American Heart Month: Loyola Wears Red | News | Loyola Medicine
Monday, February 5, 2018

Loyola Wears Red to Kick Off American Heart Month

wear red
 
MAYWOOD, IL – Loyola Medicine colleagues wore red on Friday, February 2 in recognition of American Heart Month and the American Heart Association's Go Red for Women campaign.
 
The Go Red for Women campaign takes place on the first Friday in February with the goal of raising awareness of heart disease in women. 

Heart disease develops when a waxy substance called plaque builds up inside your coronary arteries. The buildup of plaque in your arteries causes a reduction in flow of oxygen-rich blood to your heart, leading to potential heart attack and damage to your heart.

According to the American Heart Association, cardiovascular diseases and stroke cause 1 in 3 women’s deaths each year, killing approximately one woman every 80 seconds. Ninety percent of women have one or more risk factors for heart disease or stroke. 

 
Traditional heart disease risk factors such as high cholesterol, hypertension and obesity are present for women and men. However, there are additional risk factors that are more specific to women, and may include:
  • Stress
  • Work-life balance
  • Postmenopausal state
  • Diabetes
  • Emotional distress
  • Lack of physical activity
  • Metabolic syndrome
  • Taking birth control pills
  • Undergoing hormone replacement therapy
Heart disease can impact women of all ages. Recognizing and managing your risk factors is important to your long-term health and well being. Loyola Medicine’s cardiology and heart surgery program, ranked 18th in the country by U.S. News & World Report, will work with you to monitor your risk factors and develop a plan to help you maintain a healthy heart.
 

About Loyola Medicine and Trinity Health

Loyola Medicine, a member of Trinity Health, is a quaternary care system based in the western suburbs of Chicago that includes Loyola University Medical Center (LUMC), Gottlieb Memorial Hospital, MacNeal Hospital and convenient locations offering primary and specialty care services from 1,877 physicians throughout Cook, Will and DuPage counties. LUMC is a 547-licensed-bed hospital in Maywood that includes the William G. and Mary A. Ryan Center for Heart & Vascular Medicine, the Cardinal Bernardin Cancer Center, a Level 1 trauma center, Illinois's largest burn center, a certified comprehensive stroke center and a children’s hospital. Having delivered compassionate care for over 50 years, Loyola also trains the next generation of caregivers through its teaching affiliation with Loyola University Chicago’s Stritch School of Medicine and Marcella Niehoff School of Nursing. Gottlieb is a 247-licensed-bed community hospital in Melrose Park with 150 physician offices, an adult day care program, the Gottlieb Center for Fitness, the Loyola Center for Metabolic Surgery and Bariatric Care and the Loyola Cancer Care & Research at the Marjorie G. Weinberg Cancer Center at Melrose Park. MacNeal Hospital is a 374-bed teaching hospital in Berwyn with advanced inpatient and outpatient medical, surgical and psychiatric services, advanced diagnostics and treatments. MacNeal has a 12-bed acute rehabilitation unit, a 25-bed inpatient skilled nursing facility, and a 68-bed behavioral health program and community clinics. MacNeal has provided quality, patient-centered care to the near west suburbs since 1919.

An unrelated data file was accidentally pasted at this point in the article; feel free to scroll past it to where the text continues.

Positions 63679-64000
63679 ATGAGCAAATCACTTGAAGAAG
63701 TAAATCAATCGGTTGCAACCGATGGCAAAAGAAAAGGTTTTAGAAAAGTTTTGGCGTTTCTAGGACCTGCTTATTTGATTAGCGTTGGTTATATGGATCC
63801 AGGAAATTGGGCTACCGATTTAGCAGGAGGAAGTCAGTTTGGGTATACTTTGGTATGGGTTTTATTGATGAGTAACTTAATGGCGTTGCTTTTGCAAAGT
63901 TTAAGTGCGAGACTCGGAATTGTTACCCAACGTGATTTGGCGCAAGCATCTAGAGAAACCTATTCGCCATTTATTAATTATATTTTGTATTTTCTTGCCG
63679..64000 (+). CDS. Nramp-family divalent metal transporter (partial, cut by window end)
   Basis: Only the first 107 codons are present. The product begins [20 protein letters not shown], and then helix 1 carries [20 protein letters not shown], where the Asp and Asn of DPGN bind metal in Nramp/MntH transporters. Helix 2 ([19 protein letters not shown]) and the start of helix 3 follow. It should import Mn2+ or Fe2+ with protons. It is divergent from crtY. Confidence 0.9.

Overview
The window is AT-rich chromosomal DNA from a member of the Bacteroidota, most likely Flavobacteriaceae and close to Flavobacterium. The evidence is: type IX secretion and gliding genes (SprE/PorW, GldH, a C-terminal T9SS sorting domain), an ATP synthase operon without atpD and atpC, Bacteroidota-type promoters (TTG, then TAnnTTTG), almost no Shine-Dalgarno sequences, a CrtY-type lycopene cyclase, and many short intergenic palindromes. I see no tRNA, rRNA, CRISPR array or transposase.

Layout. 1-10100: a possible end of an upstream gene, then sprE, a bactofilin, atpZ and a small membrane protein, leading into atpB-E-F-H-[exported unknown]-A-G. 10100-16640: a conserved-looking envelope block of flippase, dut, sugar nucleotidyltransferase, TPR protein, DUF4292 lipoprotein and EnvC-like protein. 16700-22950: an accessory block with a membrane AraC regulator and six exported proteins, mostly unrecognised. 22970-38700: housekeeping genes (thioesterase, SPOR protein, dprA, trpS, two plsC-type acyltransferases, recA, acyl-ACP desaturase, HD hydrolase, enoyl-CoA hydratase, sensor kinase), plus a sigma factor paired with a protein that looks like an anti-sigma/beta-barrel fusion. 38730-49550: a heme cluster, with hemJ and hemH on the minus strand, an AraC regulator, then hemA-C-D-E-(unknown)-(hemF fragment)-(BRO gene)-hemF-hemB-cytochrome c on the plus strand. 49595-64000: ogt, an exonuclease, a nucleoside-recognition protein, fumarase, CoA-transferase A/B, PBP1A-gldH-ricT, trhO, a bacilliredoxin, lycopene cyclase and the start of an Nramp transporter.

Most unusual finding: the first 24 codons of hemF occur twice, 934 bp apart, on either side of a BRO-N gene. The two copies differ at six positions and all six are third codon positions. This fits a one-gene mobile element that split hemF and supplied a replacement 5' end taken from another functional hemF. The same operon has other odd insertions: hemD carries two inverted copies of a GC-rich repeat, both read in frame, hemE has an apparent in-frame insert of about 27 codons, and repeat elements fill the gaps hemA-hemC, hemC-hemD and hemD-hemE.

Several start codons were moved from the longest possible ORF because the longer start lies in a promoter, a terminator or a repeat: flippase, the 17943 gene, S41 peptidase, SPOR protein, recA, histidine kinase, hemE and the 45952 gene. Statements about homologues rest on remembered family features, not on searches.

Trinity Health is one of the largest multi-institutional Catholic healthcare systems in the nation, serving diverse communities that include more than 30 million people across 22 states. Trinity Health includes 94 hospitals, as well as 109 continuing care locations that include PACE programs, senior living facilities and home care and hospice services. Its continuing care programs provide nearly 2.5 million visits annually. Based in Livonia, Mich., and with annual operating revenues of $18.3 billion and assets of $26.2 billion, the organization returns $1.1 billion to its communities annually in the form of charity care and other community benefit programs. Trinity employs about 133,000 colleagues, including 7,800 employed physicians and clinicians. Committed to those who are poor and underserved in its communities, Trinity is known for its focus on the country's aging population. As a single, unified ministry, the organization is the innovator of Senior Emergency Departments, the largest not-for-profit provider of home health care services—ranked by number of visits—in the nation, as well as the nation’s leading provider of PACE (Program of All Inclusive Care for the Elderly) based on the number of available programs.